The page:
This guy’s got me pinned up against the wall with one hand, the other’s round my throat. Now, truth be told, I don’t have a macho bone in my body and any minute now I may very well, as mother will have it said, dump a gusher. He’s also happens to be built like a shit house, a symphony of gristle. To top things off, post-bop, he’s dressed as a very well known Disney character. I don’t know if you’ve ever been twatted by Dumbo, but by God it does nothing for your self-esteem. ‘I could fucking kill you’ he says, spitting beer and phlegm in my face. At this point I remember the advice they gave girls in my high school – ‘if ever you find yourself imposed upon by a gentleman of the irascible persuasion, try your very best to vomit on your attacker’. So while I’m trying my best to retch like so many supermodels (tricky at the best of times, even more so when you throw in a Neanderthal death grip), he slurs ‘y’see, I couldn’t lose face, you’d just…you’re not gonna have one up on me’, as he pushes my head against the stone for the second and third times. I should explain at this point that I spilled his drink.
Just five minutes ago Mr. Dumbo had been laughing, joking, a genuine human being; 0 to 4.48 Psychosis in five seconds flat and over what? Spilt milk. Or Tennant’s Special Brew, judging by his breath. Don’t let the dazed expression of the heavy drinker fool you – sure, they’ve got all the emotional depth of a puddle, all the dimensions of a badly drawn cartoon, but by Christ they’re quick with their fists. Perhaps noticing that my face is all too shockingly purple, he leaves off my throat and starts ripping the buttons off my shirt. You can barely hear them pitter patter on the ground in first quod over his frantic, heavy breathing. The next morning in college, as far as he and his friends are concerned, nothing happened. And that’s just it, as soon as there’s a question of culpability, the ‘lash’ steps in as an excuse: ‘Maaaate, I was well wasted last night, I can’t remember a thing.’
The risks of heavy drinking include liver cirrhosis, wet brain dehydration, damage to the nervous system, bowel cancer, low sperm count and shrinking of the genitals – I’m not saying binge drinkers are little pricks, but apparently they have them. In a 2001 study it was found that 40% of those who killed themselves in England and Wales had a history of alcohol abuse. In 40% of violent crimes victims say that the perpetrators were under the influence of alcohol. So why do we do it? We’re being screwed over by the drinks industry and their influence over pubs, clubs and bars. In a recent study, The Glasgow Media Group observed that the UK industry has become dominated by large companies, which own chains of nightclubs, bars and restaurants as well as traditional pubs. Alcohol Concern reports that they spend £227 million a year on advertising their products, while the government spends just £1 million on the treatment and prevention of alcoholism. ‘Vertical Drinking’ is a marketing buzzword – people are more likely to drink if they can’t sit down. We’ll drink even more if flat surfaces are removed and the music makes talking impossible. The drinks industry is obsessed purely with the volume of its sales. As Andrew McNeill of the Institute of Alcohol Studies has observed ‘at one point, one of the biggest owners of pubs was a Japanese bank. Someone in Tokyo is not going to worry about what happens in the British high street.’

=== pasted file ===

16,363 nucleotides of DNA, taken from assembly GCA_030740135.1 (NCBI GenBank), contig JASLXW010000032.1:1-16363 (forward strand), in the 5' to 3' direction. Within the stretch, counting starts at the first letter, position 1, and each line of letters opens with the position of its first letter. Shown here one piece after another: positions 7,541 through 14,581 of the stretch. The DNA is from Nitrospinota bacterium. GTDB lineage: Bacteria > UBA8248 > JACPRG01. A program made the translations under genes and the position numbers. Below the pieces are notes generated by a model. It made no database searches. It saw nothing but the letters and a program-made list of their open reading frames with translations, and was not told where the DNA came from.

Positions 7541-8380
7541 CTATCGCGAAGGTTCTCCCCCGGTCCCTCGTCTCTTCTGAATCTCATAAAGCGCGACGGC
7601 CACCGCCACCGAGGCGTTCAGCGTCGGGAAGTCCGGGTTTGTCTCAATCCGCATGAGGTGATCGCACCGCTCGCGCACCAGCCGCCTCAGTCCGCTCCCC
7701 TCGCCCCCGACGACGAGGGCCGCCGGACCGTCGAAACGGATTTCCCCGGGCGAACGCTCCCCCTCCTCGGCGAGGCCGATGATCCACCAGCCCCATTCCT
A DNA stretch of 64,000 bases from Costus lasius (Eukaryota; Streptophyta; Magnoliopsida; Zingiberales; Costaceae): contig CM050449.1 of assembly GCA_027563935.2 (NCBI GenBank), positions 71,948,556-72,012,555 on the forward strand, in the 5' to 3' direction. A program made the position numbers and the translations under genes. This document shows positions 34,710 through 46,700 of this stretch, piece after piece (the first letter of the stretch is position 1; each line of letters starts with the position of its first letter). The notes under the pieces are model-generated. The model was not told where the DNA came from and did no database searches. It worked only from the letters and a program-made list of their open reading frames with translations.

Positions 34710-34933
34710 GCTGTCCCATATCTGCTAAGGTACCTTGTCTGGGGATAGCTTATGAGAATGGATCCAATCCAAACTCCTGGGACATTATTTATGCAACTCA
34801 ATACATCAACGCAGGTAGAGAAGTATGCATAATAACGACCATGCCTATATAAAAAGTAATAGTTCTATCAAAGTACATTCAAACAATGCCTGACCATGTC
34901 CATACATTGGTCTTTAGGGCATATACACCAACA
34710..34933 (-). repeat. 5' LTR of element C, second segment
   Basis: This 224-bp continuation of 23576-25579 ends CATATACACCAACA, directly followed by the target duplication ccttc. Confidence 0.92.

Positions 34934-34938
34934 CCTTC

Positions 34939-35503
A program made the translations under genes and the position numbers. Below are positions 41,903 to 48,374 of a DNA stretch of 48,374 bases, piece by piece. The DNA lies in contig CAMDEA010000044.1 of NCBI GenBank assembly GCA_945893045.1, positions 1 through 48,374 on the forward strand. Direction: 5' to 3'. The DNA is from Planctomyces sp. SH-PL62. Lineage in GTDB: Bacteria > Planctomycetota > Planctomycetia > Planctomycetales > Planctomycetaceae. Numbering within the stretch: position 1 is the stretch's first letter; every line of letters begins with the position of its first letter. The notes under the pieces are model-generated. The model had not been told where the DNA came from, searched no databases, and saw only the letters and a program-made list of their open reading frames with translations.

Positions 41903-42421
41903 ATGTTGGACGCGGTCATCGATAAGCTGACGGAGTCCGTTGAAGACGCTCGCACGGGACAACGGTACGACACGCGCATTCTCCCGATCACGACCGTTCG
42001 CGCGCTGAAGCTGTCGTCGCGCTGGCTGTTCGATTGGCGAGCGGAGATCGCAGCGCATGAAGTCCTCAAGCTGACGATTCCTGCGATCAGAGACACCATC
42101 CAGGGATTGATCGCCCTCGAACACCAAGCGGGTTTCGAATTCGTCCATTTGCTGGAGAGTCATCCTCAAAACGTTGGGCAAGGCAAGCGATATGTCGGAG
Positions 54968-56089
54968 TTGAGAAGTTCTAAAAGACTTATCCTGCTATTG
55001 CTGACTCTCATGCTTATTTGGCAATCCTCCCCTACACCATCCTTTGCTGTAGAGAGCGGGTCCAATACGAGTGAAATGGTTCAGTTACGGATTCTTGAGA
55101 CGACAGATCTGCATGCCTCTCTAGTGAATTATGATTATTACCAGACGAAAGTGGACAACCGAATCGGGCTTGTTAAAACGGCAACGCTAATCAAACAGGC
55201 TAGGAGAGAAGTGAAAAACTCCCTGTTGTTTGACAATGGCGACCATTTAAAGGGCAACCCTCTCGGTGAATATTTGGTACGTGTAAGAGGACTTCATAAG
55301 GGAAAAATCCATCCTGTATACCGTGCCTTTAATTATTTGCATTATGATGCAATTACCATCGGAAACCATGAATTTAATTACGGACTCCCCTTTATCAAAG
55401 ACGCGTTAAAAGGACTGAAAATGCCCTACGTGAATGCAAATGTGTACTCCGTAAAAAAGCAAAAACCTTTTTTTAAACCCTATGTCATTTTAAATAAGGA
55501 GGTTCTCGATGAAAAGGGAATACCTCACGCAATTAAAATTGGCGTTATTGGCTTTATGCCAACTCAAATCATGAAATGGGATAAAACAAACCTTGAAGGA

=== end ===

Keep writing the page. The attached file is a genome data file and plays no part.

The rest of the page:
The Glasgow Media Group questioned 244 young people in higher education, aged 18 – 23 on their opinions on drinking habits in the U.K. Here is one of their questions:”Do you ever feel pressured to drink alcohol in the sense that he would be left out if you didn’t?” This is potentially difficult for people to answer, especially in a brief questionnaire, since to agree is in a sense an admission of weakness. But as it turned out 31% said yes. So deeply rooted is binge drinking in our culture that we can’t imagine having a good time without it. What have the Romans ever done for us? Well, they did bring us the taberna, which quickly developed into the alehouse. As early as the middle ages binge drinking was being identified as a nuisance, especially among the clergy, leading Bishop Anselm to decree in 1102 “Let no priest go to drinking bouts, nor drink to pegs”. Government funded campaigns don’t seem to be working. But what use are billboards of girls vomming in the streets if these are the same photos that will appear on facebook tomorrow morning? It’s a hard drug that’s surrounded by a warm glow – we boast about how much alcohol we drink and its effects in a way we wouldn’t about heroin. Yet that so called dangerous drug kills very few by comparison with alcohol. We should be focusing on its darker effects, like what happens in alcoholic families. Booze is a class A drug with good public relations.